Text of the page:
Thursday, 21 October 2021
Breast Cancer Awareness Month: Statements
I am grateful for the opportunity to speak on this topic, October being breast check awareness month. We are grateful for the success of the BreastCheck programme and it is important to mention that it has been very successful and saved thousands of lives. So many women and families are grateful for that success - that they were checked in time, got adequate treatment and their lives were saved. If there had been delays, that would not have happened. The Minister of State, Deputy Butler, referred to the difference between getting in early at stage 1 or 2, compared with stage 4. The difference is day and night. That reality is something of which so many people are aware, yet people have to wait so long for treatment. That is one issue that needs to be dealt with urgently. We must ensure people are dealt with quickly.
Yesterday evening, the House heard statements on gender equality. Nothing goes to the core of gender equality more than the issue of women's health. Nature lets us men off very lightly. That is the reality and we are conscious of that. I refer to the age category for whom this screening is carried out. It is targeted at women aged over 50, who may be going through menopause, but the truth is that almost a quarter of cases occur before that age. That needs to be recognised. There is also the issue that breast cancer can be a hereditary disease. It is certainly the case that members of certain families have a great tendency to develop breast cancer and need to be checked. There is a need to put a programme in place in that regard. I understand there is a programme in place but many women, and even many GPs, are not aware of it. Many GPs do not know that when one member of a family has been diagnosed with breast cancer, they need to refer the other women in the family to that programme so that they can be checked early. A circular needs to be sent to GPs in that regard to ensure they are aware of the programme and know what they are doing.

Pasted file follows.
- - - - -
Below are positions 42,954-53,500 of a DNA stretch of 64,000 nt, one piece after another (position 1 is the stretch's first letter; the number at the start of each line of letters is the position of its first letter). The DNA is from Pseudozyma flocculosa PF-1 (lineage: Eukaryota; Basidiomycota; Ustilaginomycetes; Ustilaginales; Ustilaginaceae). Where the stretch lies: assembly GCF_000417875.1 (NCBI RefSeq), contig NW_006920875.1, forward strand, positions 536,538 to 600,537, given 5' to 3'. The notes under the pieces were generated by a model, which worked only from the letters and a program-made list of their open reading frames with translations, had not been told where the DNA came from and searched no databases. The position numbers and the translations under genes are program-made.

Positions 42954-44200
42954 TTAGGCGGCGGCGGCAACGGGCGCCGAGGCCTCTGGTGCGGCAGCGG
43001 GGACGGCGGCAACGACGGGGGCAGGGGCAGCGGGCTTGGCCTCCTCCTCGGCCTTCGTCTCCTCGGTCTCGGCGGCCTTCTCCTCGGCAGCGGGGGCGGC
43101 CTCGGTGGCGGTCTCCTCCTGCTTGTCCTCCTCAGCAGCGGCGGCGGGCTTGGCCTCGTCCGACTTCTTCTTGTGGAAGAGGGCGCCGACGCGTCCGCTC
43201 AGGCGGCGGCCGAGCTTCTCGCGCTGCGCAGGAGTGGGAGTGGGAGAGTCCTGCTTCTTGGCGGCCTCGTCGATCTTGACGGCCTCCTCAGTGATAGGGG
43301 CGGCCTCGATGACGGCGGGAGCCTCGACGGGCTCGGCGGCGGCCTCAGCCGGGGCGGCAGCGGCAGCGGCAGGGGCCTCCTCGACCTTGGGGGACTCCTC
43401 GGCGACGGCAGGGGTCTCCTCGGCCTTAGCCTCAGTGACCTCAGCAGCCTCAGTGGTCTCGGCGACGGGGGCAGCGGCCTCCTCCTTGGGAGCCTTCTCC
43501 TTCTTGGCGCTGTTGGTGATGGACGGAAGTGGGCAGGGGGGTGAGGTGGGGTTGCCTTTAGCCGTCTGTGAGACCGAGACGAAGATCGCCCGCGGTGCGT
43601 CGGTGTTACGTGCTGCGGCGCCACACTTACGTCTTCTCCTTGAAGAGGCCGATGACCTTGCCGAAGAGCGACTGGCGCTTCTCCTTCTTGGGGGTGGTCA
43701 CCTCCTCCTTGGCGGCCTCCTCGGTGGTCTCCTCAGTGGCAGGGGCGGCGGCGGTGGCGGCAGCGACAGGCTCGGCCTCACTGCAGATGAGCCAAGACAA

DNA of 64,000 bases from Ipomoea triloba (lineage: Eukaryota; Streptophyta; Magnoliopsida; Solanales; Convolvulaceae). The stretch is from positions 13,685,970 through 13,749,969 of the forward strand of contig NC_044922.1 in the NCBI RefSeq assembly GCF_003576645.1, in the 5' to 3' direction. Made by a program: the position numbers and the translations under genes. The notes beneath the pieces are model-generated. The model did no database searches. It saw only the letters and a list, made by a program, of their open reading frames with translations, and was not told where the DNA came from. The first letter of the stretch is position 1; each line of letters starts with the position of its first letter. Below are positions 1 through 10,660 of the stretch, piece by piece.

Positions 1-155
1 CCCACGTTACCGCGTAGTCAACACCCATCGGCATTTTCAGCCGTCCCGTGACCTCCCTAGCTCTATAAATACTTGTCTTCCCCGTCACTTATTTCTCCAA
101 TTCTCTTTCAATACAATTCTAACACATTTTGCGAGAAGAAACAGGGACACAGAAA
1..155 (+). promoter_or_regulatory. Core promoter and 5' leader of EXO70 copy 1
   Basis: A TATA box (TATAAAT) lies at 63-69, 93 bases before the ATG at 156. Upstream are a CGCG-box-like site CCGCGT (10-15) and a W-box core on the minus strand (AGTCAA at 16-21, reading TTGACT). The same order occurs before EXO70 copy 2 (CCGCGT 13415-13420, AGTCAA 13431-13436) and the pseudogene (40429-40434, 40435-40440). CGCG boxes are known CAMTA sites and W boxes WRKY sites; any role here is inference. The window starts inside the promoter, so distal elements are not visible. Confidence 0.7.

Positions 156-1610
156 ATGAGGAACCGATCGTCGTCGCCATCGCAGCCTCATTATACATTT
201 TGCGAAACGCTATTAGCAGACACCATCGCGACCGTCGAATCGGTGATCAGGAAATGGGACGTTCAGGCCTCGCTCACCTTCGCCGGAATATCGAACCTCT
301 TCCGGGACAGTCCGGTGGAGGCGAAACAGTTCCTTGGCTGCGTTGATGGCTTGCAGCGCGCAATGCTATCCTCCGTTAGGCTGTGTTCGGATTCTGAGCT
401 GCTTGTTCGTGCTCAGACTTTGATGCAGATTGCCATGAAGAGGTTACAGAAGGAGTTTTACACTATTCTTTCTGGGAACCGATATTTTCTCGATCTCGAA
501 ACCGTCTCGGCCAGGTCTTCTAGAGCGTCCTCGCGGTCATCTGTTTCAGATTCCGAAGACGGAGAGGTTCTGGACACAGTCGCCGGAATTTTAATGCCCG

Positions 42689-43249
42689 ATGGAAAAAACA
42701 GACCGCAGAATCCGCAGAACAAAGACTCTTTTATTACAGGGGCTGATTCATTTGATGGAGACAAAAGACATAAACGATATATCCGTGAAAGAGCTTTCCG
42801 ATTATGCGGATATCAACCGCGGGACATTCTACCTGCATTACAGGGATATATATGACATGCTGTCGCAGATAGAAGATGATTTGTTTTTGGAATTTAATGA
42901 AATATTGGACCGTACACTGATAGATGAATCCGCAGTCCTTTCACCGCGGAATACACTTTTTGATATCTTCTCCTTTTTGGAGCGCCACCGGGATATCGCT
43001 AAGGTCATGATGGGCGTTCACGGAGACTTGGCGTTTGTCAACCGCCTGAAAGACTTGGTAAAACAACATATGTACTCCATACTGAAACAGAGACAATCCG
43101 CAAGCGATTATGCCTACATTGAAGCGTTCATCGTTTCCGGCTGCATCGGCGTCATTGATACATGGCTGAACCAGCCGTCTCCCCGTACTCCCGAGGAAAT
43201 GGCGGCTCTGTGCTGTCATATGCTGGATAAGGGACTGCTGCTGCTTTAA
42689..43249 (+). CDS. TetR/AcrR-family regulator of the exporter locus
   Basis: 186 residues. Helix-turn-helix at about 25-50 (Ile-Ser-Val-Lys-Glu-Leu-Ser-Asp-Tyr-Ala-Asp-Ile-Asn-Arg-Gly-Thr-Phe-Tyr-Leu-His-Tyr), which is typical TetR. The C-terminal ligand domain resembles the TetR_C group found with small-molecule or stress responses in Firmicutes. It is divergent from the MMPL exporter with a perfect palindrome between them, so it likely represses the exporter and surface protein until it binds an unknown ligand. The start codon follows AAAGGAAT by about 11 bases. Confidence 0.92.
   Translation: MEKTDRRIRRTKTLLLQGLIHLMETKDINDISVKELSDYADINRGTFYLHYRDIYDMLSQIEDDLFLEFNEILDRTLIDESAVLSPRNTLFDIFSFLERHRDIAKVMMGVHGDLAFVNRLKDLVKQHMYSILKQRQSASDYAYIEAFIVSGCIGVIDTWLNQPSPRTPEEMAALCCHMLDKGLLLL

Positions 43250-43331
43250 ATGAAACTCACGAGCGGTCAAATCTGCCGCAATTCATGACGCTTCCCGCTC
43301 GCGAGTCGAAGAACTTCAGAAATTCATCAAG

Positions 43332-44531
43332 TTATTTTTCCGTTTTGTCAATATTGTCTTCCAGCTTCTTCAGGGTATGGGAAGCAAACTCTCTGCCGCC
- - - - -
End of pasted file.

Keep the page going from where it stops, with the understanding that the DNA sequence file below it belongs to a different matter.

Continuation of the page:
The Minister of State referred to lifestyle issues, which are something of which we must be conscious. I am sure every woman is conscious of them. However, there are lifestyle issues over which women have no control, such as those relating to poverty or stress levels, and which also have an impact on their health. For many women who are struggling to make ends meet and pay the mortgage and do not have enough money to get schoolbooks for their children, those stresses in their lives mean their mind is crowded and they do not have the time, energy or focus to be able to look after their own health. That needs to be acknowledged.